After this weekend, Frankel will disperse his powerful band of older horses to all parts of the country. Lido Palace will head to Belmont and continue bugging the heck out of Albert the Great in either the Woodward (gr. I) or Jockey Club Gold Cup (gr. I). Owned by Jerome and John Amerman, the son of the Forty Niner stallion Rich Man's Gold has made great strides since being buried by the Godolphin 3-year-olds Express Tour and Street Cry in the UAE Derby (UAE-III). In his first start in the U.S., he finished a strong second in the Hawthorne Gold Cup (gr. II), then was second again in the Suburban.

"I told everyone right from the start this was a good horse," Frankel said. "He's got an unbelievable amount of talent. He's just coming around now, and I was very confident going into the Whitney. The two riders who have been on him (Bailey and David Flores) both said he was very lazy and they had to ride him hard the whole way. We put blinkers on for the Suburban and they've really helped. He's much more aggressive now. And don't forget, he only just turned four recently."

Lido Palace still has a few kinks to get out, judging from the way he kept drifting out from left-handed whipping, switching leads, and throwing his ears back and forth. But he obviously has a ton of ability and should only get better. With Lido Palace invading New York, Frankel will have San Diego Handicap (gr. II) winner Skimming to defend his crown in the Pacific Classic (gr. I), Aptitude for the Saratoga Breeders' Cup Handicap (gr. II), and recent stakes winner Euchre for the Philip H. Iselin Handicap (gr. II) at Monmouth, not to mention Senure for the Arlington Million (gr. IT) and Flute's much-awaited showdown with Fleet Renee.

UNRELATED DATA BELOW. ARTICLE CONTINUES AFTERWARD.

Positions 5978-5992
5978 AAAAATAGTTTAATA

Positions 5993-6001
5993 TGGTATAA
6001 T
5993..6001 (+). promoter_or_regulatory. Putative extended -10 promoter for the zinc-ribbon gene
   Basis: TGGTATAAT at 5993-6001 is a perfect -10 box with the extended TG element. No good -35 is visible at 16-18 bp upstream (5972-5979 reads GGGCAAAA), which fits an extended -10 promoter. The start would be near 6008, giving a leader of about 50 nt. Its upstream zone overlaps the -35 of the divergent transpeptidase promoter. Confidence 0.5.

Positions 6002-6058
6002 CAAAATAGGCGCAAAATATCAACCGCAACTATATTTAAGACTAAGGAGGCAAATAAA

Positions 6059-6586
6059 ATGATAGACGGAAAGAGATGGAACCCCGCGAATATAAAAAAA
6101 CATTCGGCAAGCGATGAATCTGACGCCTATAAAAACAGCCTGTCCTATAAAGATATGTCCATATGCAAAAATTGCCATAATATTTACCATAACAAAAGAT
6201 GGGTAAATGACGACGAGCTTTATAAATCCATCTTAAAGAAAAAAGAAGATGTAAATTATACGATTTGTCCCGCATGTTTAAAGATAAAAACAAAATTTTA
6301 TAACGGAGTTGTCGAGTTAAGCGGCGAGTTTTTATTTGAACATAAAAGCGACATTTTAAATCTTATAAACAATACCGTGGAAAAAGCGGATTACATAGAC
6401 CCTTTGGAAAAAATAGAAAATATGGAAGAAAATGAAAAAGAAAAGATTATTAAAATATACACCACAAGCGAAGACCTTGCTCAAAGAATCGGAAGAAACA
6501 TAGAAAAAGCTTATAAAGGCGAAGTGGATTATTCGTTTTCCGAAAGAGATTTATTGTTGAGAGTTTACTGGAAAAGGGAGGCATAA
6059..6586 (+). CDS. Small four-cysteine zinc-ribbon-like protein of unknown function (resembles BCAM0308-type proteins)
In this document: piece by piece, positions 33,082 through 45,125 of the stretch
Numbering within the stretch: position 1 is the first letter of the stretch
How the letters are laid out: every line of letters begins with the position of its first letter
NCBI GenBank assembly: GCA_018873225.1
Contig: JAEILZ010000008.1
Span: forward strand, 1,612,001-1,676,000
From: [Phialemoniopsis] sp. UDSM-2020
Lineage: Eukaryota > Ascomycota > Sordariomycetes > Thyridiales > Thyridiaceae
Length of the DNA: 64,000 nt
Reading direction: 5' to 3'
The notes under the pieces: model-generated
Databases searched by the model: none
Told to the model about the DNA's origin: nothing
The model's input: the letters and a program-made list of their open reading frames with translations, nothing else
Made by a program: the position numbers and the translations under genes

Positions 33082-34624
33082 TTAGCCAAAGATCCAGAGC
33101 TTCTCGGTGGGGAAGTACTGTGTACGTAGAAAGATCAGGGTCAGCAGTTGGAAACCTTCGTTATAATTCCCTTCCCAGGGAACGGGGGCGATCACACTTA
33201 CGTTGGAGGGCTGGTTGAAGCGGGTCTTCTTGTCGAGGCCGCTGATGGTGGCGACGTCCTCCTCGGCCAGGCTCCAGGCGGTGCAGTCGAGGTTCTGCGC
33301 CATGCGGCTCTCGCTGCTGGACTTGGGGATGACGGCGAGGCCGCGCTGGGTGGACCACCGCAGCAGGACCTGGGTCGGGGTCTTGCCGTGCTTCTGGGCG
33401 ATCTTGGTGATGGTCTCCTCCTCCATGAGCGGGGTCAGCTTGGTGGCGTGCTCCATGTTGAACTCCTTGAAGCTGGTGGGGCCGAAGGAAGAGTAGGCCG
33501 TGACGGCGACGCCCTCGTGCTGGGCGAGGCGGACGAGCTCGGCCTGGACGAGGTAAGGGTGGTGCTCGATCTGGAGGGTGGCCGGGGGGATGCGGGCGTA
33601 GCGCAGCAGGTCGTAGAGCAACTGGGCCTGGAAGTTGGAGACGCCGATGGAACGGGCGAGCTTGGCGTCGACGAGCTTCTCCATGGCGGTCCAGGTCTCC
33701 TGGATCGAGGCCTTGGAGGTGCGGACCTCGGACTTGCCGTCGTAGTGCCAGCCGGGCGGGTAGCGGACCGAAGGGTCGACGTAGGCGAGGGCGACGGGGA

As cold as Shug McGaughey was at Belmont Park, that's how hot he's been in the opening week of Saratoga. In the first five days of the meet, McGaughey saddled five winners, culminating with an upset score in the July 29 Go for Wand Stakes (gr. I) with Emory A. Hamilton's homebred Serra Lake.

This was a bizarre race in the sense that racing fans are not used to seeing 1999 champion Beautiful Pleasure blow a 10-length lead nearing the quarter pole. But the daughter of Maudlin, who's been trying to race herself back into shape, got hot in the paddock and suddenly became leg weary nearing the quarter pole. One minute, there she was in all her isolated glory, and then suddenly she was gone.

Serra Lake, a tough, consistent closer, came charging from seventh along the rail, then swung out turning for home and ran down Pompeii and March Magic, both of whom had blown by a weary Beautiful Pleasure in tandem. The daughter of Seattle Slew drew off under Edgar Prado to win by 1 3/4 lengths in 1:49.62, paying $18.40. Beautiful Pleasure finished fifth, 1 1/2 lengths behind her stablemate Darling My Darling.

"I thought she would get a pace with Beautiful Pleasure, and that's the way it worked out," McGaughey said. "It was just a matter of being patient. The Personal Ensign (gr. I) would have to be a pretty good option, going a mile and a quarter over this track."

Beautiful Pleasure's trainer John Ward Jr. felt this was another step in the right direction. "She had her act together today," he said. "A little more performance and we're there. Her mind was too lackadaisical in her first race back and too much the other way this race. She'll settle back into it."

(Chart, Equibase)